The American patent system is the lifeblood of the U.S. innovation economy. Businesses that secure patents innovate at higher rates than those that lack intellectual property; startups and new businesses that hold patents attract capital more easily than those that do not; and startups that obtain a patent are more likely to go public.
Net neutrality is the concept that all internet traffic should be treated equally, no matter what internet service provider (ISPs) is carrying it. ISPs claim such rules stifle investment and innovation. Net neutrality advocates fear repealing net neutrality rules would allow ISPs to prioritize traffic, which would put more power in the hands of larger telecom companies.
Until only a few years ago, talk of China as an innovator would have elicited scorn from most Western business and government leaders. The country was widely derided as a haven for copycats and pirates, or grudgingly acknowledged as an efficient manufacturing platform whose factories depended on the uneasy union of cheap Chinese labor and foreign technology.
A relatively simple way to boost the economy and make America even greater is to fix a patent system gone awry. In recent years, major changes to intellectual property policy by Congress, the courts and the executive branch have thrown the system out of whack, deterring inventors from the kind of innovation that creates jobs and growth.
A Silicon Valley company did something exciting last week, and for once it involved something more significant than a new app to help us kill time on our smartphones. Tesla, the company that already is making electric cars, unveiled a prototype electric-powered semitrailer that can go 500 miles on a single battery charge and is powerful enough that it goes 65 mph up steep hills.
With the House of Representatives having passed its tax reform plans and the Senate having released its version, the uncertainty around the basic existence of the federal EV tax credit, as evidenced by the difference between the two proposals, will be disruptive to the industry. It’s this uncertainty that leads everyone to a fundamental question: If the government chooses to end EV tax credits, will that affect the EV market overall? The answer is yes.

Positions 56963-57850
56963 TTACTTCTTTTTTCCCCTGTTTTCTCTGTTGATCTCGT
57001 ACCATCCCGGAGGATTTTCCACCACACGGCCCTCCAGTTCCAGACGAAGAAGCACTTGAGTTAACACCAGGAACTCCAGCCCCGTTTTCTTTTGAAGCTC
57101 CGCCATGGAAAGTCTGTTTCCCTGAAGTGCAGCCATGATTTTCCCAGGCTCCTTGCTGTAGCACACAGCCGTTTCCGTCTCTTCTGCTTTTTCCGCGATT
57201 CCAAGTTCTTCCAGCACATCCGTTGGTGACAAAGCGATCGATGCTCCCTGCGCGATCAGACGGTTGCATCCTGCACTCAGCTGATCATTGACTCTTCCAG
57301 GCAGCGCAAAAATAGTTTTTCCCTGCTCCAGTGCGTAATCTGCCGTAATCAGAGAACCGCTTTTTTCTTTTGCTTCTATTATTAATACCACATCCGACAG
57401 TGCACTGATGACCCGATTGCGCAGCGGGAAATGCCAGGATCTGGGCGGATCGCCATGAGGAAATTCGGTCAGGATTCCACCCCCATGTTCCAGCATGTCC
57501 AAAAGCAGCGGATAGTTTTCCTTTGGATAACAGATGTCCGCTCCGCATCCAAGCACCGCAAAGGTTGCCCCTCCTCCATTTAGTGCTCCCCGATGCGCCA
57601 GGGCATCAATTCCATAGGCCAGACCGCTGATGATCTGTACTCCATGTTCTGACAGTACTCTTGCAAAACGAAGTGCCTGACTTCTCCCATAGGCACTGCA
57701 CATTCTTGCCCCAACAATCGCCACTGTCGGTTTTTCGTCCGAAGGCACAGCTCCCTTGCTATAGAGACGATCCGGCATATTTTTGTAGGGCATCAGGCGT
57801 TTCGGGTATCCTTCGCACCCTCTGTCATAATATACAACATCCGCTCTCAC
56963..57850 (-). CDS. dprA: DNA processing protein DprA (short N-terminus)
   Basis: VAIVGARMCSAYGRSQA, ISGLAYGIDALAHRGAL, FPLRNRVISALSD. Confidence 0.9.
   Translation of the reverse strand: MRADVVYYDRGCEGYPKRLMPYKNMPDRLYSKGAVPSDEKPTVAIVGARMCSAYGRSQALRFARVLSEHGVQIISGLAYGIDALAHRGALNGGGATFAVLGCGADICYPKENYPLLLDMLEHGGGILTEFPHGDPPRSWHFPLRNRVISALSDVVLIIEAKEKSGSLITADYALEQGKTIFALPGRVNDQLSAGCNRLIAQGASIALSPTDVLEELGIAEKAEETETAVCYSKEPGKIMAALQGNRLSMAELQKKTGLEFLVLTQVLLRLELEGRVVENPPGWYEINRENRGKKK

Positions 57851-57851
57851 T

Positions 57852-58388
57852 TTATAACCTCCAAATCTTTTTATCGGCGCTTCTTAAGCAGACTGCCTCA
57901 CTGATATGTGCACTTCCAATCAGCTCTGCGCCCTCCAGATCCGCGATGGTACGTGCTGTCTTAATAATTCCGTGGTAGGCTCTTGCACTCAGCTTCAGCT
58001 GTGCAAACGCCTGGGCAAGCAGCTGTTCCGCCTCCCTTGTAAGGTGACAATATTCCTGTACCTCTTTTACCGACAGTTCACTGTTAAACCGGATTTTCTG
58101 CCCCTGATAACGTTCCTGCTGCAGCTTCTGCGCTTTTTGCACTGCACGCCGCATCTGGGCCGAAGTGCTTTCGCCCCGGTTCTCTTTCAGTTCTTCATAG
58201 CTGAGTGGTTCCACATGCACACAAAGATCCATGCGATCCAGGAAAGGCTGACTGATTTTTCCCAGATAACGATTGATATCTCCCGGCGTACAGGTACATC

In our hectic daily lives, there’s not much room for innovation. Through trial and error as well as using some good old-fashioned common sense, I have found three simple habits to guarantee innovation every day. As a professional development coach, it’s important that I find space for innovation so I can share transformational techniques with my clients. We are only gifted with so much time in the day. How we use it matters!
During China’s 19th Party Congress in October, President Xi Jinping placed innovation at the center of China’s national strategy. His remarks called for building China into a “science and technology superpower,” particularly as an “aerospace superpower” and “cyber superpower.” He highlighted notable achievements, including Mozi, the world’s first quantum satellite, and China’s space lab, Tiangong.
House Majority Leader Kevin McCarthy, R-Calif., is vowing the GOP's tax reform package will improve "innovation and entrepreneurship -- key drivers of economic growth." McCarthy said the U.S. needs a "dynamic tax code that promotes the competition, risk taking and innovation that is the foundation of the 21st century economy."
While serving as CEO of PepsiCo, John Sculley was recruited by Steve Jobs to become CEO of Apple in 1983. After a disagreement with Jobs over business strategy in which the Apple board sided with Sculley, Jobs was fired while Sculley continued at the helm of Apple until 1993. Since then, Sculley has co-founded or invested in technology-focused companies in many industries, including media marketing, financial services and health care.